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Thread started 23 Apr 2010 (Friday) 11:41
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7D noob question: how to use the microadjustment scale

 
trale
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Apr 23, 2010 11:41 |  #1

I have a 50mm 1.4 that I suspect has a tendency to backfocus, so I'm going to try to MA it. The thing is, should I use negative values or positive values?

Also, what does each increment mean as far the "strength" of the correction? I know it's different depending the max aperture of the lens, so for a F/1.4 how does that translate to real life figures? For example, does each increment represent a correction of 1 inch? etc. How about for my other lens with a max F/2.8?




  
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canonnoob
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Apr 23, 2010 11:45 |  #2

There are two icons.. one that has a mountain, and one that has the camera. The camera is on the left and the Mountains are on the right. If your lens is back-focusing move the dial towards the mountains, if it front-focuses vica-versa.

typically when M/A'ing a lens I go in +/-5 increments until i see a noticeable difference, then after I get it within 5, I will go back and do 1 mark increments until im happy.


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Apr 23, 2010 11:46 |  #3

Positive moves your focus plane backward (front focusing lenses) and negative brings your focus forward (back focusing).

Supposedly, according to Canon each division is equivalent to 1/8 of the depth of field for that lens.


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int2str
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Apr 23, 2010 11:48 |  #4

Look at the adjustment scale on the camera. It shows which way is closer to the camera and which way is furhter away. No need to think of it in positive or negative numbers when you can see the scale.

As far as "strength" goes, there's no real answer to this. It depends on distance to target, aperture etc. The micro adjustment is more of a trial & error thing rather than an absolute science. Just anchor your camera on a tripod, pick a consistant focusing target and adjust & review.




  
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jacuff
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Apr 23, 2010 11:52 |  #5

But if you read the manual you'll see that it mentions
- is Forward and + is Backward. (p211)

Unless there is an errata for the manual (I haven't had to MA any of my lenses, so I haven't messed with it), it would seem looking at the icons would be counter to what the manual mentions.

Thus if your less is back focusing... you want to move it forward, so you want to dial in negative, aka towards the camera..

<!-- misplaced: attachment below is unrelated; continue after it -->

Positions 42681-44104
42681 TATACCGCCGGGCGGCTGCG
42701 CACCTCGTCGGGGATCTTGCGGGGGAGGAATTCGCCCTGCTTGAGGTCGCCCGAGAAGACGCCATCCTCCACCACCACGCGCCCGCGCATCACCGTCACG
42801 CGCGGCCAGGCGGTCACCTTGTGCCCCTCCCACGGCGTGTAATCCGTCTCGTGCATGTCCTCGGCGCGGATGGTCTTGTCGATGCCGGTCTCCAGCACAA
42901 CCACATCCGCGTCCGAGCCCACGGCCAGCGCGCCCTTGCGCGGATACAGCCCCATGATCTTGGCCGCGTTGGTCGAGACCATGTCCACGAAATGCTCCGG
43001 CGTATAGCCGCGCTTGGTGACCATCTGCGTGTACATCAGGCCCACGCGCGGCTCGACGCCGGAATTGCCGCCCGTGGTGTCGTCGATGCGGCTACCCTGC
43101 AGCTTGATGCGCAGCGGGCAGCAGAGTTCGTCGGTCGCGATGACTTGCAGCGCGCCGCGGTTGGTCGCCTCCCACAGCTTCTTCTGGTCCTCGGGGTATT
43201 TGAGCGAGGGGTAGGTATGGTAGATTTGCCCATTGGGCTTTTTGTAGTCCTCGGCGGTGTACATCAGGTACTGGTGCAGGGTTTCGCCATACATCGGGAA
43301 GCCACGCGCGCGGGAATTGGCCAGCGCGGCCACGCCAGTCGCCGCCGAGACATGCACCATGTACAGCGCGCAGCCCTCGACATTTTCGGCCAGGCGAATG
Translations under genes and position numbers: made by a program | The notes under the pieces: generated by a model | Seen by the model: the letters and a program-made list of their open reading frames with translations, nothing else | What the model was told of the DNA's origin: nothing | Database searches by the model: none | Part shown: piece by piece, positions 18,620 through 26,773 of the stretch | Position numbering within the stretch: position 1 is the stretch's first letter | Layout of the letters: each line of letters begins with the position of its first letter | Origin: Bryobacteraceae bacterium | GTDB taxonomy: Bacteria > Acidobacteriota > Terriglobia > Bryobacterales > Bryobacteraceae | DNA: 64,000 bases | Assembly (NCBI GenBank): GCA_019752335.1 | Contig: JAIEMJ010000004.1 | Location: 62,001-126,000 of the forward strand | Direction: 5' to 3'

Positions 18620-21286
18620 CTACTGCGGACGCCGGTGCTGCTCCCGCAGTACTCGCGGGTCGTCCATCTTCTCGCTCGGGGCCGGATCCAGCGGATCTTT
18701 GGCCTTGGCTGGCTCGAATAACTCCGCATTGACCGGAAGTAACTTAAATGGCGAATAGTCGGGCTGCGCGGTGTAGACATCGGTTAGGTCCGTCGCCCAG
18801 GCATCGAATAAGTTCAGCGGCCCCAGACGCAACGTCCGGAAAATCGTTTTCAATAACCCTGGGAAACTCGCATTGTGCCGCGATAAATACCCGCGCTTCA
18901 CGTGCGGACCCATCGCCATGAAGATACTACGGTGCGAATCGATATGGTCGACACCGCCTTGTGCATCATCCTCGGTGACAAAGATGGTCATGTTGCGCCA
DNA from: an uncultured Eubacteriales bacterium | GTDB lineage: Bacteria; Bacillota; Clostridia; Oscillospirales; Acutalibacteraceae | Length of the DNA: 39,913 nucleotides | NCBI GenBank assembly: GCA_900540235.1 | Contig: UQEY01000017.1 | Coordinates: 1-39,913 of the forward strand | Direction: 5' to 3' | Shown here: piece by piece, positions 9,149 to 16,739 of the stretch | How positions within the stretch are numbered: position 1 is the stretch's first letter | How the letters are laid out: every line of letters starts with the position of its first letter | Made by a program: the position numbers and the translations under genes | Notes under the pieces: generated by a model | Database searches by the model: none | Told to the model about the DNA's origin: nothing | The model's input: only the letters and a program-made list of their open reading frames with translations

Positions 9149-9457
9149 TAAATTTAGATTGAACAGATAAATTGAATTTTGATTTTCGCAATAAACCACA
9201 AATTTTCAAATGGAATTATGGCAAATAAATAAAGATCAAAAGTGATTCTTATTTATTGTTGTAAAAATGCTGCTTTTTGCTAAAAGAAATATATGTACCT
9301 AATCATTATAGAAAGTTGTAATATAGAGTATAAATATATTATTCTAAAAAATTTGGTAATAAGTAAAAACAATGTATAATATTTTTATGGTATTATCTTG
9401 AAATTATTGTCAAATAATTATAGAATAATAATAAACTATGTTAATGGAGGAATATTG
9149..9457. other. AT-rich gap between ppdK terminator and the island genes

But to answer your strength question, the manual says the amount of each step will vary depending on the maximum aperture of the lens.


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trale
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Apr 23, 2010 12:04 |  #6

Hi canonnoob and TeamSpeed... it seems your answers contradict each other. =(

canonnoob: "If your lens is back-focusing move the dial towards the mountains" which means setting positive values, or I should be going right on the scale

TeamSpeed: "...negative brings your focus forward (back focusing)." which means I should be going left on the scale.




  
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Apr 23, 2010 12:05 |  #7

Simple to remember: + values means you add distance between you and the focal plane and - means you are shrinking the distance between you and the focal plane.

Ignore the icons or the words, just remember + adds to the gap, - takes away from the gap.


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sandro9mm
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Apr 23, 2010 13:53 |  #8

why don't you shoot all starting from -10 up to +10, and somewhere there you will get your perfect focus. Take test shoots 2 at each and compare. it's that simple...


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Ken ­ Nielsen
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Apr 23, 2010 15:54 |  #9

sandro9mm wrote in post #10052217 (external link)
why don't you shoot all starting from -10 up to +10, and somewhere there you will get your perfect focus. Take test shoots 2 at each and compare. it's that simple...

This is a good plan, but I only shot one for each, tripod mounted with cable release. At 35' away, I shot a target board at 400mm and got what seemed like 1/32nd inch increments or even less - It's very fine and exacting. There was one that was the obvious choice by its sharpness. The camera and lens now perform flawlessly and with spectacular results every time! Very much well worth doing.




  
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7D noob question: how to use the microadjustment scale
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